Many women will experience a sleep disorder at some point during their menopausal transition, even if they have always been deep sleepers. After a long day of battling a series of menopause symptoms like mood swings and low libido, you also may find that you can't stay asleep. The sleep disorders listed below are typically due to high levels of stress, excessive alcohol and caffeine intake, obesity, and exercising or eating right before bed. Menopausal hormonal imbalance can make you much more sensitive to these triggers and prompt more frequent sleep disruption.
Insomnia includes not being able to fall asleep, sleeping only for short periods of time, lying awake in the middle of the night, and waking up early and not being able to go back to sleep. There are two types of insomnia: situational insomnia lasts one day to three or four weeks, and chronic insomnia lasts more than a year.
Unfortunately, around 12% of Americans report having chronic insomnia, and it can really get in the way of life by causing fatigue and difficulty concentrating. This symptom is often stress-related, or in menopause, it may be connected to anxiety or night sweats.
Sleep apnea can be anything from disruptive to dangerous. Apnea means "not breathing," so sleep apnea is when your sleep is interrupted because your airway becomes closed off. This can happen up to 30 times each hour overnight. Sometimes, it is only a few seconds, but other times, you may stop breathing for up to two minutes.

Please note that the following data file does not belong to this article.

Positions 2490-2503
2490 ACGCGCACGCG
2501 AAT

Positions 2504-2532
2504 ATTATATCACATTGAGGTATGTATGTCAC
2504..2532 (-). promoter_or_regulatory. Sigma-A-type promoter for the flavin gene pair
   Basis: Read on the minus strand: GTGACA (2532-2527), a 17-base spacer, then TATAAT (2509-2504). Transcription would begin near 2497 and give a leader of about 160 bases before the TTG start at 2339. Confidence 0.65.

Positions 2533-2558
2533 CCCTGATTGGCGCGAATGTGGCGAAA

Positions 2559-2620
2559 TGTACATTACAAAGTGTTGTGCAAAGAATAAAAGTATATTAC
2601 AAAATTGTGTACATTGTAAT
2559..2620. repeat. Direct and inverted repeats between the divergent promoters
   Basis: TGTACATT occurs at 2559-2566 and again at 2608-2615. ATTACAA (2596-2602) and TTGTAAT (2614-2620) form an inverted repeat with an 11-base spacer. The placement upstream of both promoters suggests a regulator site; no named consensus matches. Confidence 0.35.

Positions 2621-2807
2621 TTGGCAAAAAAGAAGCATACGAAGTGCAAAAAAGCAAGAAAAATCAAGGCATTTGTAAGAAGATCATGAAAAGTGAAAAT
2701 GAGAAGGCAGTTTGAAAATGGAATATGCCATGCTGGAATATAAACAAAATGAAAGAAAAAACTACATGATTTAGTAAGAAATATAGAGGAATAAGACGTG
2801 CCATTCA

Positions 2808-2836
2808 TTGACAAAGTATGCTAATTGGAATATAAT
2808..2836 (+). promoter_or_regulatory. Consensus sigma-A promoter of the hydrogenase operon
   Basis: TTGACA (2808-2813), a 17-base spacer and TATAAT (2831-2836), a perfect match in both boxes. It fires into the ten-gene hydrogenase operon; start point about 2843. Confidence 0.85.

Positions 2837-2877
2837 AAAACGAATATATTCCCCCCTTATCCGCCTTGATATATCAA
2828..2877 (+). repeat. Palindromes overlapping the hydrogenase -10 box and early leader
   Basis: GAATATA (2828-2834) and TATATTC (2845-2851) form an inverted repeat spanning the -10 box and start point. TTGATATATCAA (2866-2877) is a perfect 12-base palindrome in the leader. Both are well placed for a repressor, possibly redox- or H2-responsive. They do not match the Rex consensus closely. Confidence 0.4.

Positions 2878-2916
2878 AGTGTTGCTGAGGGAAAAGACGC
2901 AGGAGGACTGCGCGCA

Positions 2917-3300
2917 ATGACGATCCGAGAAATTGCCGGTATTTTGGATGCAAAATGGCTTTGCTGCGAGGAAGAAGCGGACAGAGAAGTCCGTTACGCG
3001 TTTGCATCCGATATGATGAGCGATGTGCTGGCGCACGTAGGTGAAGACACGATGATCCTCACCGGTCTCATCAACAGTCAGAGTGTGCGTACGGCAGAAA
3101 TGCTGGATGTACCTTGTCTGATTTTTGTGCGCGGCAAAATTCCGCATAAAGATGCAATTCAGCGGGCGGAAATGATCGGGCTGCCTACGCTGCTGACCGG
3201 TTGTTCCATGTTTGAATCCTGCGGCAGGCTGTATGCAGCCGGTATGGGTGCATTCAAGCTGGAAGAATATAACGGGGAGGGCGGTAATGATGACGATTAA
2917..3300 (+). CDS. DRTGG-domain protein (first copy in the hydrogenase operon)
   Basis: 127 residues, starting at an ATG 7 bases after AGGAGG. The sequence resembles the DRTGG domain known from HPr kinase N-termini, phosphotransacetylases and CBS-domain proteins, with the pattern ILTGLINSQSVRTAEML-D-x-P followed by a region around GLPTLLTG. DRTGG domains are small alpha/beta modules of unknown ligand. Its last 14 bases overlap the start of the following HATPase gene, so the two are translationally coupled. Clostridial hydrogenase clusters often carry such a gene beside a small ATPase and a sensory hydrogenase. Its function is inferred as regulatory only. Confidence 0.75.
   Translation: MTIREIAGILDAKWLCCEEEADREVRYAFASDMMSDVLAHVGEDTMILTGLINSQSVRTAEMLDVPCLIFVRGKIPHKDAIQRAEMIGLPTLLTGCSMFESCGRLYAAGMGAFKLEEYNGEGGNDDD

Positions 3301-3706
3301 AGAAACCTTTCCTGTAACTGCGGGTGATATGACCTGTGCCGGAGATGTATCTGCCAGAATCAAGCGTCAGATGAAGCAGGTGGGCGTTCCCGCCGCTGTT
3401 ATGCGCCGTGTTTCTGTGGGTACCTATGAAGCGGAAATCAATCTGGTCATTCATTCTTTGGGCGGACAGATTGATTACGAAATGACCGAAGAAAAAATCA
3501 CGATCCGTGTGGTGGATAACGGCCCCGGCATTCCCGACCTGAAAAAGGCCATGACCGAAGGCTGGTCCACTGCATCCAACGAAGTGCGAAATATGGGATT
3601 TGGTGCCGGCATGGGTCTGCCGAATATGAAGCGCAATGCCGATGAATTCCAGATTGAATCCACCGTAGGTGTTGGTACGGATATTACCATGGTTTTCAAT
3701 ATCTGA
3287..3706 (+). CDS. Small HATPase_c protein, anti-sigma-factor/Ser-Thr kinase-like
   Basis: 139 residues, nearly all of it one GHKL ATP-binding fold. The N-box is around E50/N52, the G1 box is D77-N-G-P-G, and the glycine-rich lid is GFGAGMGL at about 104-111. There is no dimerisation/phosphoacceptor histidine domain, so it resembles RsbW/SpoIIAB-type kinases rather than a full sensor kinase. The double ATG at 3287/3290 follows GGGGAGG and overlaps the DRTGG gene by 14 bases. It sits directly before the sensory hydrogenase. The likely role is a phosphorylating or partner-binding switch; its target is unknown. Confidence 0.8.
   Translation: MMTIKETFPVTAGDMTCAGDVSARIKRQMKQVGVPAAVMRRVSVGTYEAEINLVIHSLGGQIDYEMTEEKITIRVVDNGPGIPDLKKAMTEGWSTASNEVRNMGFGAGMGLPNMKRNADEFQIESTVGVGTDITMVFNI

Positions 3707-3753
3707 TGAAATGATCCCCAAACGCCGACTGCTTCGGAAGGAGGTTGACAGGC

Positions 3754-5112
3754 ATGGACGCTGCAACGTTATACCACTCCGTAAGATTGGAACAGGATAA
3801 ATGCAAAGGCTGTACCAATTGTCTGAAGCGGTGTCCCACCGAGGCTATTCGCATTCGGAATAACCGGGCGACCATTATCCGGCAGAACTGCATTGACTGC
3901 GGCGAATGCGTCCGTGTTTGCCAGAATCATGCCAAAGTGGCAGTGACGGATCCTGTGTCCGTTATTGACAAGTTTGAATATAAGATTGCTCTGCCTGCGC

In either case, the brain gets the message that it is not receiving oxygen and wakes up to open the airways again. Although sometimes you can sleep through this, often, patients will wake up gasping for air, and it can be extremely frightening.
Restless Legs Syndrome
Many women may be familiar with the sensations related to restless leg syndrome (RLS). It is a tingling, burning, and crawling sensation that tends to appear at night and wake you up. You feel the uncontrollable desire to move your legs; doing so can relieve the tingling feeling but keep you from a good night's rest.
This disorder is usually not chronic, but it is a strong enough jolt to ruin your sleep for a couple hours. Also known as "hypnogogic jerks," it is that abrupt falling feeling that startles your body for a moment and wakes you up. People usually experience this just as they are finally falling asleep, which can be devastating if you suffer from insomnia.
Whether you're not able to fall asleep to begin with or fall asleep easily but wake up for hours in the night, it can get in the way of your productivity during the day. This can be depressing and leave you exhausted. Fortunately, these symptoms can often be alleviated by lifestyle changes or counseling.
- National Institutes of Health. (2014). Sleep Disorders. Retrieved March 17, 2014, from http://www.nlm.nih.gov/medlineplus/sleepdisorders.html
- University of Maryland Medical Center. (2013). Adult Sleep Disorders. Retrieved March 17, 2014, from http://umm.edu/programs/sleep/health/sleep-disorders/adult#d